This quarter, my students have partnered up with residents at Ruston Nursing and Rehabilitation Center. They are to write feature stories about their resident – the story topic really is up to them. Maybe their resident fought in WWII and they can focus on that. Maybe their assigned resident loved volunteering, maybe the resident raised a large family. The story isn’t meant to be biographical; it would be quite a feat to write someone’s biography in a single article. But the goal of this project was to capture a snapshot of that person, something that they found as relevant to other readers.

Everyone has a story. Every day, you have a story. My story today is that I got my teeth cleaned and I had no cavities. It sounds like no big deal, but there is a story behind it. Not that I want to go down a rabbit hole here, but the point I’m trying to make is that everyone has a story to tell – every day. Every day.

My students are to find that story.

I’m so excited about this project. SO excited. And part of it comes from my own story, with my dad dealing with Parkinson’s. I want these students to see these residents and talk to them. My dad loved talking to people, and even when he was unable to talk, he loved people to visit. I hope this project, small as it is, will instill in my students a love to hear people’s stories and to want to visit everyone, even people who grew up in a completely different generation. Sometimes age gaps and illnesses can be intimidating. I don’t want that to be the case.

Many of the students went yesterday to visit their resident for the first time. I can’t wait to hear later today about those experiences. What a fantastic journey they’re about to take, to talk to a stranger and find out about a life.

This is why I love my job.

Parenting, Sweet girls


There are times in our lives when we see someone else doing something and we think, “Why didn’t we think of that??” These are life hacks – like using an empty toilet paper roll as an iPhone speaker or using nail polish to identify different keys (this works unless you use cheap polish, btw). But this short list is specifically for Mom hacks. Some are original (such as the dog one), but some are from other amazing moms who are working to hack this life as best as they can. Cheers to you, Mom hackers – I toast to you!

  1. Spinach popsicles

I have blogged about how I get my kids to eat their veggies, and this is 100 percent still the case. I have found out, though, that fresh spinach works better than canned (which smells like dog puke — just being honest) and my new handy Ninja blender is amazing. I’m sure the Vitamix is swell, too, but it would have broke the bank.

  1. Paying my children

The Artist recently started getting paid for various good deeds, such as staying in her room after bedtime, getting on the good colors at school, and cleaning her room. I also have determined this works well on weekends. I pay her a quarter every Saturday and Sunday to entertain her sister until 8 a.m. Mommy and Daddy get up, drink their coffee, and get dressed before the kids are even out of the bedroom. I also pay her to clean her sister’s room. No shame here.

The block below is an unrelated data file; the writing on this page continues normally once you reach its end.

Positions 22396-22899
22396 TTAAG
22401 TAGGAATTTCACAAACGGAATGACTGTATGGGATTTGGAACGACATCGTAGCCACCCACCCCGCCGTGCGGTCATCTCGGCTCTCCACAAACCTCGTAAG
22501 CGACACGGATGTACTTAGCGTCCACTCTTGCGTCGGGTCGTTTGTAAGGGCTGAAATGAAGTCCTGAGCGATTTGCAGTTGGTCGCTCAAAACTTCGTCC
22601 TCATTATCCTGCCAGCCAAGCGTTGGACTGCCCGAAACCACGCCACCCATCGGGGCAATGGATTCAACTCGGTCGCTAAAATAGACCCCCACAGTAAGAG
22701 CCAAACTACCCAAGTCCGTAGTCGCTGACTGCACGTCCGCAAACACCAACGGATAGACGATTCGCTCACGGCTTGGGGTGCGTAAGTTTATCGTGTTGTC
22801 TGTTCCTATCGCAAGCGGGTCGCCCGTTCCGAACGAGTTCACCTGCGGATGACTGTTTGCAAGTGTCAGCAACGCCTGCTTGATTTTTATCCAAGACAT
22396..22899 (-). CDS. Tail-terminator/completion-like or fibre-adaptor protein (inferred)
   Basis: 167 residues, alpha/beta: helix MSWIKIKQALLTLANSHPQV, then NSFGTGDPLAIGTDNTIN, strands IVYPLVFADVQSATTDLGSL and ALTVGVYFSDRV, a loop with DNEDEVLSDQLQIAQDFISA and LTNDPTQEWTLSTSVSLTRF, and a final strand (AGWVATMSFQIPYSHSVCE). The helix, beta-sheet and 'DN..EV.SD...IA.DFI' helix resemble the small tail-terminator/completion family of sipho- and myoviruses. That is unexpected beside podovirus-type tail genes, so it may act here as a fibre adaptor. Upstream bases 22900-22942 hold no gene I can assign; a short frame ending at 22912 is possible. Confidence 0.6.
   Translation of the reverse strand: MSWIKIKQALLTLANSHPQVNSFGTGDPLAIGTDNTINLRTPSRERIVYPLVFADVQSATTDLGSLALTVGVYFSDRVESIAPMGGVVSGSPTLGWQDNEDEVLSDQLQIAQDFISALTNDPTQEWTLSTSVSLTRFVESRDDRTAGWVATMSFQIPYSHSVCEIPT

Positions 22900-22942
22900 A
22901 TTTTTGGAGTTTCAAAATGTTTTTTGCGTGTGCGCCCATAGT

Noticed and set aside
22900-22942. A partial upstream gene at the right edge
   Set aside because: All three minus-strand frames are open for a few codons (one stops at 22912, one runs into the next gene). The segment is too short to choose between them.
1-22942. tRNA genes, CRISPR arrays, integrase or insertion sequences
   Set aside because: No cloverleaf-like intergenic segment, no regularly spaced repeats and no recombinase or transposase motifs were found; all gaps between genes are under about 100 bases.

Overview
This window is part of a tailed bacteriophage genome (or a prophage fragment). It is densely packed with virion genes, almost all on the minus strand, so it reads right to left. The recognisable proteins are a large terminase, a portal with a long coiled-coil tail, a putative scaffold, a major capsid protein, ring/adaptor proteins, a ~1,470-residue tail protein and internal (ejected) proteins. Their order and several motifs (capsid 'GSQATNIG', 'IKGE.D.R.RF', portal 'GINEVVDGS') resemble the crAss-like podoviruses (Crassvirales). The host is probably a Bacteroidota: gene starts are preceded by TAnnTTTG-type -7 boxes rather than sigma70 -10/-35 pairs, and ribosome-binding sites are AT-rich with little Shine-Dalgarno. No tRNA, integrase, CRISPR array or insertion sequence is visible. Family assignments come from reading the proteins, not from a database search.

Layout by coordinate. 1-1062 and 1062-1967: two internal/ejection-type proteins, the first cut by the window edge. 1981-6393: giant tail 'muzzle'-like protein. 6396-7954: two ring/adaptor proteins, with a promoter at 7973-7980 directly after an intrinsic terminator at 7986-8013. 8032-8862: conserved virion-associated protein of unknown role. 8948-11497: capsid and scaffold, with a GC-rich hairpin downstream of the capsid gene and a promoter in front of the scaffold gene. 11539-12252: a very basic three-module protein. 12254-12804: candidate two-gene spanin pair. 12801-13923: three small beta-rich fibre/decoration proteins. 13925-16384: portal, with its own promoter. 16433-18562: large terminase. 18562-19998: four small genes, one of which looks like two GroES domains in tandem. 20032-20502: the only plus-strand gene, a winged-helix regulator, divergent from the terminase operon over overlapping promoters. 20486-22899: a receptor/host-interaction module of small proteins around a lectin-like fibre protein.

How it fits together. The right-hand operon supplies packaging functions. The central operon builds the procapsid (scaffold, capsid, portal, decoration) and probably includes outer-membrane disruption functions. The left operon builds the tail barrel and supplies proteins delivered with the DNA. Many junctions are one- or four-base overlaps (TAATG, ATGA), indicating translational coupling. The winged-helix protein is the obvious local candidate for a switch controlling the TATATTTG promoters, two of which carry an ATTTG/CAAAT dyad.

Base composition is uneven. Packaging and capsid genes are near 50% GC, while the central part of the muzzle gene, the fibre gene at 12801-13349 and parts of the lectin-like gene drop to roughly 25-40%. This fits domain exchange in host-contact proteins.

1. Laundry baskets in the tub

I think my friend Sommer did this with one of her boys, and when I saw the picture, my mouth dropped. WHAT A BRILLIANT IDEA. When you have a baby who isn’t quite ready to be on his/her own in the tub, put the child in a laundry basket in the tub. The Engineer LOVED this. She thought it was the coolest thing ever, and so did I.

  1. Bathing the dogIMG_2191

Speaking of baths, the other night I put the girls in the tub with Vicki, our Chihuahua, and told them to bathe Vicki. They LOVED it. Vicki did not, but that’s okay. She smelled a lot better with some Johnson & Johnson’s.

  1. Cleaning with thieves

My kids think it’s super fun to clean. They do a really poor job wiping things down, but I don’t care. They’re learning, and at least that one stone square on the floor is quite sparkly. But The Engineer also likes to put everything – let me repeat, everything – in her mouth. I can’t give her a Clorox wipe! But I can give her a towel dipped in Thieves cleaner. So if she puts it in her mouth, it’s not so bad. Not great, but better than if she ate the Clorox. My friend Kelsey is a YL consultant, so if you’re interested, let her hook you up!

So those are five of my @momhacks. Feel free to share yours! We all need a little help surviving and thriving in this parenting life.

Social media

Kind of a big deal: My thoughts on the Kavanaugh hearings

I, like most of the country, spent last week – and really, this week – wrapped up in the Kavanaugh hearings. It was a topic of my communication classes, and I could not stop watching.

My heart hurts for the people who are suffering – those who are on the national scene and those who are watching this and reliving their own painful experiences.

I should have stayed off of social media – really. I absolutely should have never gone to Facebook, never gone to Twitter – but I did anyway. And I saw it – the one post that I can’t get out of my head, can’t stop thinking about. It was from a female and said something on the basis of, “I don’t see what the big deal is. I’ve been sexually assaulted multiple times, and I never made a big deal out of it.”


Did you just feel the breath rush out of your body like you’d been hit? Because I did, even typing it nearly a week later. And that wasn’t the only one I saw similar to that, either. I told my husband it reminded me so much of a scene from “Sharp Objects” (semi-spoiler alert coming) where the Amy Adams’ character sees a man from her past who sexually assaulted her. He is apologetic, and she shrugs him off like it was no big deal.

But it was. It is.

Sexual assault, at any age, at any point in your life, is a really big deal. Whether it went all the way to rape or not and whether it happened when you were in high school, college, or whenever — it is a really big deal.

Let me say it louder for the people in the back: IT IS A REALLY BIG DEAL.

Never let anyone tell you differently.

I am thankful to live in the time of the #metoo movement. I am thankful to live in a time when people are beginning to realize that consent – at any time, date, or place – is mandatory. I am thankful that I am raising my daughters in a time when the boys around them will see what happens when “boys will be boys” and cross a line. I am thankful I have a husband who understands that my body did not become his property when we said “I do,” and that he daily seeks to earn the privilege of intimacy (an approach of daily consent), believing I have the right to say “yes” or “no” joyfully.

I hear the arguments against this all the time, people saying that girls need to dress in a certain way or not go to frat parties or, “Well, I guess boys will have to get a form sign and notarized for just saying hello to a girl.” For the last part – what’s wrong with that? What’s wrong about people thinking just a little before speaking? I know I need to think before I speak on a daily basis. Why shouldn’t we all take a page out of that politeness book?

People are discussing this, and that is a good thing. People are asking questions, and that is a good thing. And while it is sadly such a prevalent problem in society, one thing needs to be stated very clearly:

Sexual assault – yeah. It is a big deal.